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What the people with lab coats doInterview with a neurologist about the job as a researcher
Written by Chae-Ghang Jeong | Published. 2021.12.17 15:43 | Count : 370

 

 

[Interview with Ms.Heo, Photo Credit: Chae-Ghang Jeong]

“Scientist” is a vague term. When we picture a scientist, we only have a basic image of a white gowned man or woman with goggles in a lab. But what exactly does a scientist or researcher do besides looking at tiny organisms through a microscope? 

An interview with Dongeun Heo, postdoctoral researcher at Oregon health and science, gives a detailed account of a researcher as an occupation.She is a neuroscientist, so she also delineates the field of neuroscience and what kind of research is being done. 

To understand the kind of research she is conducting, a rudimentary understanding of neuroscience is required. Neuroscience is the science of the brain. As she explains, the field of neuroscience could be separated into two major sub-fields: cognitive neuroscience and molecular or cellular neuroscience.

Cognitive neuroscience is a branch of neuroscience that deals with behaviours and mental processes within the brain, while molecular neuroscience is a branch focused on brain chemistry and cells. Ms. Heo  is in the field of cellular neuroscience. So what kind of research does she do? She is a glial cell specialist. To give a brief description of a glial cell, it is a cell that facilitates the transmission of neural signals along the body by supporting the neurons.

According to Ms.Heo, it is a hot topic in the field of neuroscience. She is currently conducting an experiment to examine the functioning of glial cells within the process of ageing. The investigation is done by experimenting on laboratory rats.

She explains that she drills a hole in the skull of the rats, creating a transparent “window”, through which she can observe the neural activities of the rats.

Using brain fluorescent proteins found in jellyfish, neural activities display colours, which can be clearly observed. By observing these activities throughout the lifespan of the rats, she aims to uncover the secrets of the relationship between glial cells and the ageing. She described  that her research  is not an easy process.

When conducting an animal experiment like this, there are countless sources of error. She admits that out of 10 experiments, 70 percent of the experiments are likely to fail. The causes mainly consist of sudden deaths of animals and animal noncompliance.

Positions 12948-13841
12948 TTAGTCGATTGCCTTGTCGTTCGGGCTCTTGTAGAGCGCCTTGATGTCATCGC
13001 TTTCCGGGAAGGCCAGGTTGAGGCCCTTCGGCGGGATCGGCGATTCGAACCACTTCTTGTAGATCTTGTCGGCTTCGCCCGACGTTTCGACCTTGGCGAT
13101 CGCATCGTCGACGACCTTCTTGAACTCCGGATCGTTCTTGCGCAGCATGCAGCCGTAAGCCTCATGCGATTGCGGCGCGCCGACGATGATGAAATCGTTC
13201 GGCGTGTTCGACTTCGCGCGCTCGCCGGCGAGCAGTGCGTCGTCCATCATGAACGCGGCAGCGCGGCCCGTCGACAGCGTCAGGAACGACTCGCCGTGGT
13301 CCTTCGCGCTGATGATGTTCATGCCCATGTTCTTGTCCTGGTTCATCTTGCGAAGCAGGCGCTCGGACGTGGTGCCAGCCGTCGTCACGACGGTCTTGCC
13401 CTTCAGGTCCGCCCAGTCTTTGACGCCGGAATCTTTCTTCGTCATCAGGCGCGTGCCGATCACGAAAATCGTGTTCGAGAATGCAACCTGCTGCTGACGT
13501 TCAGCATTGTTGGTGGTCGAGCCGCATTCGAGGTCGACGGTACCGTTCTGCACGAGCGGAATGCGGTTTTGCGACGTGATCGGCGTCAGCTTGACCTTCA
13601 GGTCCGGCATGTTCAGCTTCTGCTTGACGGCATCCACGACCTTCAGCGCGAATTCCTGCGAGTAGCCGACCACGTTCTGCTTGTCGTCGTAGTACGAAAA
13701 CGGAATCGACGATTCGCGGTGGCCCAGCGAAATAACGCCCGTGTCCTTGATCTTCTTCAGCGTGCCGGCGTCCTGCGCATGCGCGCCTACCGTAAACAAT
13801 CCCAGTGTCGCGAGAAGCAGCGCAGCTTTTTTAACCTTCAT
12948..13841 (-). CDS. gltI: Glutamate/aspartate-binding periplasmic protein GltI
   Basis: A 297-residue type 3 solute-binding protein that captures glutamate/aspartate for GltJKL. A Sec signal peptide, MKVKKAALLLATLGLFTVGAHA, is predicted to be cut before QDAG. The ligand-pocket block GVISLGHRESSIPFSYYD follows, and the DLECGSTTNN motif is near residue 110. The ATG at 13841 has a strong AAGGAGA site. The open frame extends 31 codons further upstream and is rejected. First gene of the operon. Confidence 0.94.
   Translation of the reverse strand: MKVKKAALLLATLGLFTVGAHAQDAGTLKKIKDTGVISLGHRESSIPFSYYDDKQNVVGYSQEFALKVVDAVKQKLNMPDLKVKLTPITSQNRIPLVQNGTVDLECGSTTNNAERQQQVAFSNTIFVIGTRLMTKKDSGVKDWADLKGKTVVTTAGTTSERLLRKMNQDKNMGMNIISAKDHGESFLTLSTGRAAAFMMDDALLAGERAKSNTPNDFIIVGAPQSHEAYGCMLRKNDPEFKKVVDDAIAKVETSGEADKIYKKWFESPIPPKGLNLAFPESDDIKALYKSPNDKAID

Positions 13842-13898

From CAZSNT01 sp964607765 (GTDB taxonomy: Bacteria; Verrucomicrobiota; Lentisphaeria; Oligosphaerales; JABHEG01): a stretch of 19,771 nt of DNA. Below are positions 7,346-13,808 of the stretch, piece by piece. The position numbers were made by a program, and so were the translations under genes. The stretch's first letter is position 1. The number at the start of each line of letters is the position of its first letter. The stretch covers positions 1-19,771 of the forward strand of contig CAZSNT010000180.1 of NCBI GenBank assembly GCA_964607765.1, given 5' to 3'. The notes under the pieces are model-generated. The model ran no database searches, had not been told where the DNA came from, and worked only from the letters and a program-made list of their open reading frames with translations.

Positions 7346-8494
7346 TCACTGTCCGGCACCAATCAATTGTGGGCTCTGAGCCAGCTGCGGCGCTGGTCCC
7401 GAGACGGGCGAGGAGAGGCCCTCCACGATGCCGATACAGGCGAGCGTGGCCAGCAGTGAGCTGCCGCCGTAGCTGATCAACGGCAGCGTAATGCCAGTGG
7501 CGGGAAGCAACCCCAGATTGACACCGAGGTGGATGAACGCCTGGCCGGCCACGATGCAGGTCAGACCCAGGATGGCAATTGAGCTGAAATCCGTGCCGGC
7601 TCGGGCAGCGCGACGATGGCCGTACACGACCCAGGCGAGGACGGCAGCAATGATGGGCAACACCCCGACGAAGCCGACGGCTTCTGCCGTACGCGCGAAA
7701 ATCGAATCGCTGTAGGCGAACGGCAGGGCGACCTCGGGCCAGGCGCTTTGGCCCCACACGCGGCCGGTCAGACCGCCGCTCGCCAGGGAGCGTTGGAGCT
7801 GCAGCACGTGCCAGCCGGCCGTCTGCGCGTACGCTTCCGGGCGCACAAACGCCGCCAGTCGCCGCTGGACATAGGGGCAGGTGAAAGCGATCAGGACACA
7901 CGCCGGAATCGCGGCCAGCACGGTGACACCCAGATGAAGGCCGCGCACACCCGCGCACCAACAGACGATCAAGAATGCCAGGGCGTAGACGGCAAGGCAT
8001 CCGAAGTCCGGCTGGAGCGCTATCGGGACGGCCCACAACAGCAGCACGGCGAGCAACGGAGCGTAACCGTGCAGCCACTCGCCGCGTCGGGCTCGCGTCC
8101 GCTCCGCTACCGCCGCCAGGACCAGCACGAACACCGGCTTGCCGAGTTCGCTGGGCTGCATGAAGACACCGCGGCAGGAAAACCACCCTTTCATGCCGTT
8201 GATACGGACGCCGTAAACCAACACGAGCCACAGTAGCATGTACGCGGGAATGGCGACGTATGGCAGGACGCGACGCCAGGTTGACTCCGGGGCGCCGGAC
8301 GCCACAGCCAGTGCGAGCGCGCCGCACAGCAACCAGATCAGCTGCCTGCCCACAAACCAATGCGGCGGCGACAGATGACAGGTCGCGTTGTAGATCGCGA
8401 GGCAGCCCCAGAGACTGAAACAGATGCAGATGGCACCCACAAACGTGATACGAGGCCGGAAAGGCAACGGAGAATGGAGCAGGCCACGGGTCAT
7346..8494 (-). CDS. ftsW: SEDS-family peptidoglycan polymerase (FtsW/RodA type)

Other scientists who study with larger animals, such as macaque monkeys, even have to persist 5 years of study and must meet the ethical criteria. Nevertheless, being a researcher at a university indeed has several merits.

Under the set budget given by her professor, she could indulge in shopping for scientific products; for example, she can spend  $500 for an antibody solution. Individuality is also a huge merit, since she is navigating her own work and research.

Above all, she says the real pride of being a biology researcher is the notion that you are the pioneer, uncovering the secrets of your body sooner than anyone else. Sense of anticipation was definitely in her words. After publishing her research paper, she attends seminars and symposiums and delivers her findings.

This is her favourite part. She explains that professors abroad provide more opportunities for trainees and fellow researchers to share their findings themselves, instead of the professor himself or herself delivering the findings in the semina, which is most of the cases in South Korea.  

She also talked about the working hours for a researcher. “There is no set time,” she says. The frequency of visits to the lab or average time in the lab varies on the type of experiment one does. For her, she visits several days per week to check on the animals and the progress of the experiment.

She adds that analysis of the results could be done at home unlike the actual stages of the experiment, so the actual time in the lab is highly variable. As a concluding question of the interview, I asked her about helpful tips for students who aspire to become researchers at universities.

She says being a researcher may not be easy as it seems, so it is vital to consult a lot - to professors, institutions, and other researchers for methods they might have developed. Furthermore, since there is no set working time, it is easy to overwork yourself and burn out, so understanding the sheer amount of work you are capable of is also essential.

Also, she advises not to be devastated when an experiment goes wrong, as it is a common event- in fact, failures are more likely successes. With a bit of humour, she also warned not to look at a laboratory rat as a cute creature, which will torment you in the future when you have to kill one. 

It was an insightful conversation with Ms.Heo, who clarified what an actual scientist does in the labs. The people with white gowns were indeed the pioneers of our lives. 

 
 
 

 

 

 

 

 

 

 

 

 

 

Chae-Ghang Jeong

Grade 11

North London Collegiate School Jeju

 

 

Chae-Ghang Jeong  hsr@dherald.com

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